10 Tips for Handling Social Media Crises and Complaints
By Christina Gaines and Richard Niño @stinaegaines | @_Richard_Nino
Don’t let your company be the folly of a flop, or the butt of a blunder.
When things hit the proverbial fan- Don’t be scared, be prepared.
Here are the 10 tips to not drop the social media ball when issued complaints of higher severity.
1. Take a deep breath.
If it’s your own company you’re checking social for, there may be a level of emotional investment. Don’t let it get to you. Chances are, you didn’t make that quesadilla with a hair in it. You weren’t that disrespectful employee who randomly fired off at a customer, or that manager who made a harrowingly poor decision. It’s not personal. Breathe.
If you did something wrong, apologize. However, for legality reasons, never admit fault until you’ve looked into the situation.
“We are very sorry to hear about your experience.”
When you apologize for “hearing” about the experience, you are still listening to the concerns of your audience while staying in the safe zone for your company.
3. Don’t be a robot.
Show remorse. Some complaints are easy to empathize with - someone’s young daughter didn’t get her free dessert on her birthday? They sent flowers to your ill grandmother that never showed up? Others aren’t - i.e., they were disappointed by the lack of condiments or perhaps being too harsh on a server. Regardless, make it known that you are a human being behind the screen. One of the most common complaints about social media customer service is a seemingly scripted response. Don’t make your answers the same each time. Vary your words and tailor it to their specific situation. “We apologize for _____, Darlene” sounds infinitely better than a scripted response. Remember, if you are responding to things on a Facebook Wall, everyone else can see it too. Your followers’ trust level will drop if your apologies seem dried up and automated.
4. Post response timely.
The quicker the better. The ideal window for this is 5 minutes for larger businesses such as our clients - I would say within the two hours if you happen to not have a team of monitors at the ready. Get into the habit of checking your social frequently. Don’t let things fall to the wayside. It will only further irritate your already irritated customer.
5. Read 3 times.
Read your response 3 times before posting. Any grammatical errors? Does it sound meaningful and remorseful? Do you sound like you care, or just that this is your job and you’re responding for the sake of responding? At the same time, tread carefully. You shouldn’t appear desperate or unsteady.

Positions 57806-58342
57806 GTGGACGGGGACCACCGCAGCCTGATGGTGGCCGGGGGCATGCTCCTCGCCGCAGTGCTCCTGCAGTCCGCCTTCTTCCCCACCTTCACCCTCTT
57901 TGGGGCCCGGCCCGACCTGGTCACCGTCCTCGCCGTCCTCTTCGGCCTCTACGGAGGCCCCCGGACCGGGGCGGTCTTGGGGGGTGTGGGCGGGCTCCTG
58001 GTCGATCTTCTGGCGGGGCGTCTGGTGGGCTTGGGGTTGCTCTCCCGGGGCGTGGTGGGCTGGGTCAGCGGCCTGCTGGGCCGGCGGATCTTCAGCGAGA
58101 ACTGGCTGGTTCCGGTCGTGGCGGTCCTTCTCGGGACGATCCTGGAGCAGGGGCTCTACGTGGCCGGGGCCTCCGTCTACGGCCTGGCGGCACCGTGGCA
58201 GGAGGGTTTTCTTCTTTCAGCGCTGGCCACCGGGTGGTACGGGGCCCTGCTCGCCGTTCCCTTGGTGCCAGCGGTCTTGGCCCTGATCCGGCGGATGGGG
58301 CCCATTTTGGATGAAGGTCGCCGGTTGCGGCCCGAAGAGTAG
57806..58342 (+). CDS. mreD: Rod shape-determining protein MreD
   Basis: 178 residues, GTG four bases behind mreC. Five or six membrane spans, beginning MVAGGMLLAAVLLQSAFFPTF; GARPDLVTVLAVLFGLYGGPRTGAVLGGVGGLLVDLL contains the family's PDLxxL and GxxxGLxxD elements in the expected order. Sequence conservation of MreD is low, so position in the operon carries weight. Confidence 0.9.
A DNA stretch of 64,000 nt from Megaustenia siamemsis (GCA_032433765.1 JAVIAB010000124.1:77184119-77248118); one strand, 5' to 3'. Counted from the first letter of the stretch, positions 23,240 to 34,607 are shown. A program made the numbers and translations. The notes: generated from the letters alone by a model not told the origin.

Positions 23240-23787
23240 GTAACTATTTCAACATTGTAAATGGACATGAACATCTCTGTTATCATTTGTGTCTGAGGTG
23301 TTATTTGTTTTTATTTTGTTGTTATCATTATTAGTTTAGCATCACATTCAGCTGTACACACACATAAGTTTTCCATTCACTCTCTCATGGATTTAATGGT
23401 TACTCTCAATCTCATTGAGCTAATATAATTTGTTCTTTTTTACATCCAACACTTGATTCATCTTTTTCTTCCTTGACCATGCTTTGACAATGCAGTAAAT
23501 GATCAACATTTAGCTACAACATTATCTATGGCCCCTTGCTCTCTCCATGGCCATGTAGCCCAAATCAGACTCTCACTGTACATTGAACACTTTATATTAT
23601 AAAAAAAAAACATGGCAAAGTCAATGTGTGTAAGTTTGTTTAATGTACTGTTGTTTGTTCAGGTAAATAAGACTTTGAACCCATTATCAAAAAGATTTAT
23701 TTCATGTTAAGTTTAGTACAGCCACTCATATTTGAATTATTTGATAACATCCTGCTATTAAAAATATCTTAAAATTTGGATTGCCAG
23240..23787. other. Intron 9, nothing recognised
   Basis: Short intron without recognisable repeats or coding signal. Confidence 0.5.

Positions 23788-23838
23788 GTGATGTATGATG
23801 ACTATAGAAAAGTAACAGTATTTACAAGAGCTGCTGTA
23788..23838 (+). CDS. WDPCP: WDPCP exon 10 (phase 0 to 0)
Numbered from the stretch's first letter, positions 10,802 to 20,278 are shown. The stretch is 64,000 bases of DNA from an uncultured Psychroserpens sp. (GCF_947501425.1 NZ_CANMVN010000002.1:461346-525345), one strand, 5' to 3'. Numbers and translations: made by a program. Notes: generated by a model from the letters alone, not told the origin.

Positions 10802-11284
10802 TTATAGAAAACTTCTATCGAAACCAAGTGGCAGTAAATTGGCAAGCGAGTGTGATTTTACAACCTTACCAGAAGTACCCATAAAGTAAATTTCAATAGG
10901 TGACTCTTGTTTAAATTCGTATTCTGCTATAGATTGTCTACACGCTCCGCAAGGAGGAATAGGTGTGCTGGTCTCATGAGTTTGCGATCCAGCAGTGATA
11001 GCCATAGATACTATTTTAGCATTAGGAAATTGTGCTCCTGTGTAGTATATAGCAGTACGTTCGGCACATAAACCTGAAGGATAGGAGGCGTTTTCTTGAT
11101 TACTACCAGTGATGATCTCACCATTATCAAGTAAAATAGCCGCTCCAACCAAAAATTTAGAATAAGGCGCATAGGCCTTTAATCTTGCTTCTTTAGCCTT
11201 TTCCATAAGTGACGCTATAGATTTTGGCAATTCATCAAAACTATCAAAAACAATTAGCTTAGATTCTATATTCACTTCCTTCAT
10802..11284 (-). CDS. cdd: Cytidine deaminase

6. Get someone else’s good judgment.
I think for tough or obscure situations it’s useful to ask another team member’s opinion. Oftentimes there are things we find that are deemed too inappropriate to respond to, due to profanities or offensive material. Lay out a code of ethics with your company to see what is worth the time of day - and what isn’t. If you’re feeling really daring, work with your company to create a Social Media Guidelines packet that displays who and what your company is about, and how you want to be portrayed on social.
7. Bring the conversation into private quarters.
Whatever you do, get it off the Facebook Wall or Instagram post or Twitter feed. It doesn’t matter who you are, a complaint thread could be jumped on by other keyboard warriors and snowball - don’t let it. Ask the customer to direct message you with their contact information so you can take it offline.
8. Don’t wait to solve the problem.
If you succeed in moving it to direct messaging but skip the follow-up, guess what? They will likely post publicly again, even more agitated. As soon as you receive their contact information, handle it or send it to someone who can.
9. If necessary, create talking points.
Sometimes a crisis can get so bad that you need to create talking points. This will need to be the only time that you should ever have a scripted response. If you’re getting hundreds of posts on your Facebook wall or on your Twitter profile, then a talking point might be necessary. First off, you should apologize for the issue. Next, you let them know the actions that you have taken to resolve the situation. While this may be common sense, this is often the part that is skipped. A good talking point would look something like this:
“Thank you for reaching out to us. We are very sorry to hear about the incident that occurred. We don’t take this lightly, and we assure you that we have the appropriate people looking into this.”
This can be modified to update people once more information is gathered, or even shortened if you need it for Twitter.
10. Depending on the content of the complaint...
If you’re not the only one monitoring, it’s wise to give the rest of the team a heads-up so they know in what stage of the game the complaint is. The first response shouldn’t sound the same as a second response, and so forth. It will be extra infuriating for someone to have to re-explain their situation.
Coming from those who are currently monitoring social media customer service for a Fortune 500 company, know that this advice is not distributed blindly.
The best advice I can give is this: Think about when you had a problem or issue with a company in your own personal experience. What sort of things did you appreciate (or not) about their response time and ability to control the situation? Your business’ customers expect the same standards.
What other questions do you have? Ask us below!